But the growing popularity of mapping runs deeper than technological advancement, says Andrew Hudson-Smith, director and reader in digital urban systems at the Centre for Advanced Spatial Analysis at University College London. “It’s a cultural movement that people want to be part of because it has no central role. There is a realisation that geography ties up all these systems. With location you can pull together everything in one place and that helps us make sense of how the world works.” He explains that in a city, for example, it will be possible to overlay data, such as flight paths, traffic routes and local transportation to give people a view that charts live changes.
As more people turn to map-making to help them connect to their environment, the future of maps will continue to become more complex.
By 2020, it is predicted that 50 billion devices will be connected to the internet, meaning everyday objects will be located and mapped. Alongside this will be the upshot in adoption of wearable technology, such as smartwatches or Google Glass, which puts a voice-activated computer display and high-definition video camera at the user’s eye level.
While maps can be viewed on the glass’s lens, the technology could allow users to record their daily activity using an inbuilt camera, meaning connections and memories to a place will be logged. Google Glass is yet to reach consumers, but as it moves into the mainstream, this reality is not far off. Apps such as Nike+ and Move It! which use GPS to track the user’s running or walking route and speed, are already doing this.
“I love the fact that we can replay time and walk through places with a rich history, such as London, and capture time that in a hundred years people will be able to replay,” says Hudson-Smith.
But location sharing for many is too personal, creepy and, in certain circumstances, dangerous. And the recent news about the National Security Agency’s widespread internet surveillance programme, shines light on concerns that we are blindly walking into a surveillance society. With the huge amount of data being produced by individuals everyday, this is an inescapable fact.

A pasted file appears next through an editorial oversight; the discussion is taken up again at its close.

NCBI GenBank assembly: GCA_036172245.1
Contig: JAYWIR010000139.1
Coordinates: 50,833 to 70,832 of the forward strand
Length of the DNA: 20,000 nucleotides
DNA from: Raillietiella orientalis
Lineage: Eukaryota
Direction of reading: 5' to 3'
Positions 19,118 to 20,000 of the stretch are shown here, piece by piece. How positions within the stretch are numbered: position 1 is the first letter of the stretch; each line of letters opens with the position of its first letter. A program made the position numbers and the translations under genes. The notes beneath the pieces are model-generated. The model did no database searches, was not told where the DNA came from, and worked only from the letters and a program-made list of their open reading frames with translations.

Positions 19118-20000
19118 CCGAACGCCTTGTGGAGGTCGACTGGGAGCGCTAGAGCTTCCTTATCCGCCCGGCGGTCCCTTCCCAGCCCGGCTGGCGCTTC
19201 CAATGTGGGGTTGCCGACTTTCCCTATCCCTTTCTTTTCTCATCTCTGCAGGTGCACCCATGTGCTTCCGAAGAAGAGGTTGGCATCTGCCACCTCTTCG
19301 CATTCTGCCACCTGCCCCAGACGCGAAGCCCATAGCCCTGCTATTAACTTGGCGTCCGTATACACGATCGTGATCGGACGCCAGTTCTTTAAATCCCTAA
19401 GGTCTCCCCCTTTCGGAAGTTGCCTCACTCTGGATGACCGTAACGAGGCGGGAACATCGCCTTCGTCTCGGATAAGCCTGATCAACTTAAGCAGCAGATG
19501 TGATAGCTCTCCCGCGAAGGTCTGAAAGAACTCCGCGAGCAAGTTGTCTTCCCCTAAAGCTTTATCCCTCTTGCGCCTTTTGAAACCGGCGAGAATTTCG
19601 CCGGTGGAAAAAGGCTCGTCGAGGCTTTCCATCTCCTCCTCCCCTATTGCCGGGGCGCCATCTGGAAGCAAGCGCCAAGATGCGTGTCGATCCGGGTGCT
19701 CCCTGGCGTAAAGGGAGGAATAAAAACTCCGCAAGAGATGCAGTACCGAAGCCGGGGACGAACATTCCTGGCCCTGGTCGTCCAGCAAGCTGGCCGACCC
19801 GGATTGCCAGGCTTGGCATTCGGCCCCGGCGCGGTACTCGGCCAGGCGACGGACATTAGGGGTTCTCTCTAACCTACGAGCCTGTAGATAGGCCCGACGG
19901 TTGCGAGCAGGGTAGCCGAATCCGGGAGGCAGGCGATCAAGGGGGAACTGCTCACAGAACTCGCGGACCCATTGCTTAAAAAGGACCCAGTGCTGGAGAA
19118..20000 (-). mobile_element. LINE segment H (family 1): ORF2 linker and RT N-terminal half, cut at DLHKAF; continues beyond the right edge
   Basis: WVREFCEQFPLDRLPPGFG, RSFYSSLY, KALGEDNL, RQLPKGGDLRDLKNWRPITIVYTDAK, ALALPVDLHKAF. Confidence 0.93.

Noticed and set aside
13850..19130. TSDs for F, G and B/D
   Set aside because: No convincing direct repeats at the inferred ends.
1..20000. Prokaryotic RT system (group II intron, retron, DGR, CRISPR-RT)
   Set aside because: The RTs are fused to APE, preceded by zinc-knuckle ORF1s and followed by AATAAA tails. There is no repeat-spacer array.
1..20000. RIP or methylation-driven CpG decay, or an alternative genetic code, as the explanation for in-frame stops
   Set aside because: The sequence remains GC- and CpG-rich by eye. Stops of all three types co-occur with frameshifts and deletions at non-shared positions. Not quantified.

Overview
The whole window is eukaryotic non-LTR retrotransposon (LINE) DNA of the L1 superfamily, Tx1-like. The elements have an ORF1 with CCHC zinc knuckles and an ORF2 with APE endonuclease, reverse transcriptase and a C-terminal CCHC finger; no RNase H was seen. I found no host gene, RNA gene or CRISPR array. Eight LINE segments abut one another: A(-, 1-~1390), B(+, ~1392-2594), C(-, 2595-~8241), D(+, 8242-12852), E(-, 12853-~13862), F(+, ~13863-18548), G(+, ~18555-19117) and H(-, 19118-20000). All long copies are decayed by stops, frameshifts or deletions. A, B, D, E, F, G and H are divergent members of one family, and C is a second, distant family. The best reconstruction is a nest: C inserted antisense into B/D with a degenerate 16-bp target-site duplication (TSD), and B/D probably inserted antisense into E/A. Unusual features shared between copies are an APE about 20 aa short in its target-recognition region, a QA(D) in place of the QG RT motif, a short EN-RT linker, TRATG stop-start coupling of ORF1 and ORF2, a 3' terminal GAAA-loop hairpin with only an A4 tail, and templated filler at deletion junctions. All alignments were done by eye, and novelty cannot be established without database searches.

As the physical and digital worlds move ever closer, maps will become live entities. Magical maps may sound creepy, but for aficionados the opportunity to connect with their geographies in new ways will be vast.
How to make a map your own
Uses OpenStreetMap to create map visualisations, with in-house designers and cartographers to improve the data quality.
Allows users to overlay personal stories on maps.
Dubbed an Instagram service for maps, it uses OpenStreetMap data to let users create unique data visualisations
A database where the community can upload different sounds from cities around the world, overlay them on a map and access an online-sound archive.
Google Map Maker
A more basic tool, but allows users to overlay personal details over Google Maps and share them.
This traffic and navigation app, recently purchased by Google, is created by a community that contribute to a live online map showing traffic hotspots.
Wonder where on Earth to collect space rocks? Stay at home. The map above shows every meteorite strike known to fall on earthly terrain. And from the looks of it, the United States is prime collecting grounds.
Why these hotspots? It is likely that no one particular place is more susceptible to a meteorite strike than another. What is more likely is that the identified locations are in areas where people know to look for meteorites, having either seen a meteor streak through the sky or finding one with the knowledge that not all rocks on Earth originated here.
Plotting the landscape of digital information
The 17th Century, particularly in The Netherlands, is considered the Golden Age of maps. The Dutch were spanning the globe for trade and their maps and atlases became lavish and colorful works of art depicting mysterious worlds encountered by explorers.